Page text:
The full spectrum of public education efforts would benefit immensely from a strong signal of support from the new government.
Third, Israel could expand support for cultural touchstones that reinforce a sense of solidarity and global Jewish peoplehood.
One such example is Israel’s official Yom Ha’atzmaut ceremony and the lighting of the twelve torches, a deeply revered Israeli tradition that spotlights exemplary members of society.
The new tradition of inviting a Diaspora representative—this year it was Gabriela Sztrigler Lew, a young Mexican Jewish woman engaged in humanitarian and development initiatives via the newly launched “Shalom Corps”—is an excellent first step. Such high-visibility opportunities should be amplified elsewhere in the Israeli public square.
Virtually cost-free, such “tribal fires” are high-impact and deepen a sense of common destiny. Introducing the Diaspora as a parallel Jewish society via familiar public platforms—state ceremonies, mass media, and community partnerships—can instill empathy and bolster metrics of mutual understanding.
For most Israeli Jews, the Diaspora has long been defined in instrumental terms—immigration, political advocacy and philanthropy—whereas today’s challenges of forging stronger Jewish solidarity and identity require new tools that can deepen awareness and literacy.
Alongside these efforts—policy, education and public awareness—lies a further opportunity with Isaac Herzog, now installed as Israel’s 11th president.
As Charles Bronfman and Jeff Solomon recently argued, President Rivlin set a new benchmark for promoting Jewish peoplehood. In Los Angeles, he declared world Jewry to be Israel’s “fifth tribe,” including the Diaspora in his signature “four tribes” initiative promoting social cohesion. Moreover, as a public institution outside of day-to-day politics, Beit Hanassi is well-positioned to build stronger ties with the Diaspora. President Herzog, with his life experiences at the intersection of Israel-Diaspora relations, and especially his recent tenure leading the Jewish Agency, is uniquely qualified to build on Rivlin’s legacy.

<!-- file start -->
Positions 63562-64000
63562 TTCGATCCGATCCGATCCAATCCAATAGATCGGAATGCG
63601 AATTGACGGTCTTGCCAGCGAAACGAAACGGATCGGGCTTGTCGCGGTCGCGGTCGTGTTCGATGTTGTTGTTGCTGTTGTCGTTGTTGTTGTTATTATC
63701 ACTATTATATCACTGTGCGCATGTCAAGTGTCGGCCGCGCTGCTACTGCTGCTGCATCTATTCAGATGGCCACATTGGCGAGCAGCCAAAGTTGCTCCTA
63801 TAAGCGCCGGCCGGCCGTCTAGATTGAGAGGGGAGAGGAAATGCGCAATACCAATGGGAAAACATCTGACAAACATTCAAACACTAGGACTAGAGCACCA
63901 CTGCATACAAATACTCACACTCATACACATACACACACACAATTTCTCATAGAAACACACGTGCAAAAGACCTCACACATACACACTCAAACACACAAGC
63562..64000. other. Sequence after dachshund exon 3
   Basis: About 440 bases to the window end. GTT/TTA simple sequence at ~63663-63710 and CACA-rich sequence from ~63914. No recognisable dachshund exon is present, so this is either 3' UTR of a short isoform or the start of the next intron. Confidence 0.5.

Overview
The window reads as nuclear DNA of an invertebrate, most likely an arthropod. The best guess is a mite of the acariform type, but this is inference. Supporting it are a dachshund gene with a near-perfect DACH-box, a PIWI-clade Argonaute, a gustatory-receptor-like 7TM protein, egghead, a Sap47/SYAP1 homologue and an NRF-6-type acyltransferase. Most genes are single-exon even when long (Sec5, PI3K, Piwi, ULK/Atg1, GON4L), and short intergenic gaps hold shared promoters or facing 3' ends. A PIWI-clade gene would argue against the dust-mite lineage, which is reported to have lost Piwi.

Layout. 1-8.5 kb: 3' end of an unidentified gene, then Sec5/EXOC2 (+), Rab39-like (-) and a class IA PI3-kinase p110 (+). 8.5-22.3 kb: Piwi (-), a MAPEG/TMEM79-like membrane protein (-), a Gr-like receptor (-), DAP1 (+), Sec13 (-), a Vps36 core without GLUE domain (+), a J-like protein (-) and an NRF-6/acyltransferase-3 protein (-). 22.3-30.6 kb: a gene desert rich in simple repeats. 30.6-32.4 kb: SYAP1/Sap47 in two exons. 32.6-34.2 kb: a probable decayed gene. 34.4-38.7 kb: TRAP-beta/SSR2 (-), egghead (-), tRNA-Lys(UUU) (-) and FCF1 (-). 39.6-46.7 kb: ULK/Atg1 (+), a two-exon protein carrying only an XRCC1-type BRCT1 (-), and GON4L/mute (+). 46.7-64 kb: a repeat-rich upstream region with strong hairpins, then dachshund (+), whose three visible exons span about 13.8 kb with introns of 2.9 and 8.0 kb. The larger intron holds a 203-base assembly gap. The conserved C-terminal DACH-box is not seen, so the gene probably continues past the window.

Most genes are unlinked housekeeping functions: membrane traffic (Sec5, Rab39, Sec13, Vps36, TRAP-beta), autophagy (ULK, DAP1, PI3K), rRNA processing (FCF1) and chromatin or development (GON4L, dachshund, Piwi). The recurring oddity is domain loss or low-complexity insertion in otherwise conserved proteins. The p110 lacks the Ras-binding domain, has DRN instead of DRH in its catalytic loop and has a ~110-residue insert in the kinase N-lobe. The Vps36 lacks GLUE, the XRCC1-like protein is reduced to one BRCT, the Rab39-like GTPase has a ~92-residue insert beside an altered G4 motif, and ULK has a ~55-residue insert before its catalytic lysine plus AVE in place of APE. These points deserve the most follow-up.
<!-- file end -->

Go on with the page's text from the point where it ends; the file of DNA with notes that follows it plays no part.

Both Israel and global Jewish communities are responsible for this alliance. There is much the Diaspora can do to promote stronger ties and strengthen this union, including working more closely with Israelis in ensuring greater mutuality and reciprocity.
Present challenges notwithstanding, world Jewry is in the strongest and freest position in which it has ever been, a stunning turn-around that also poses a long-term challenge. The vast majority of Jews are secure, healthy and protected. Jews live almost exclusively in free and open societies. Given our collective advances, now is the time to deepen this alliance. Akin to a successful sovereign wealth fund, world Jewry should invest in frameworks that make us stronger and better able to navigate future challenges.
The new government faces a daunting and crowded agenda but renewing relations with the Jewish state’s closest and most enduring ally, the Jewish people, is one area where it can score an early and big win.
Alon Friedman (Israel) is the Founding CEO of Enter: the Jewish Peoplehood Alliance, and the former head of the Israel office of Hillel International. Scott Lasensky is a visiting professor at the University of Maryland, teaching courses on Israel and Jewish politics. A former American diplomat in Israel, he is a Senior Advisor to Enter.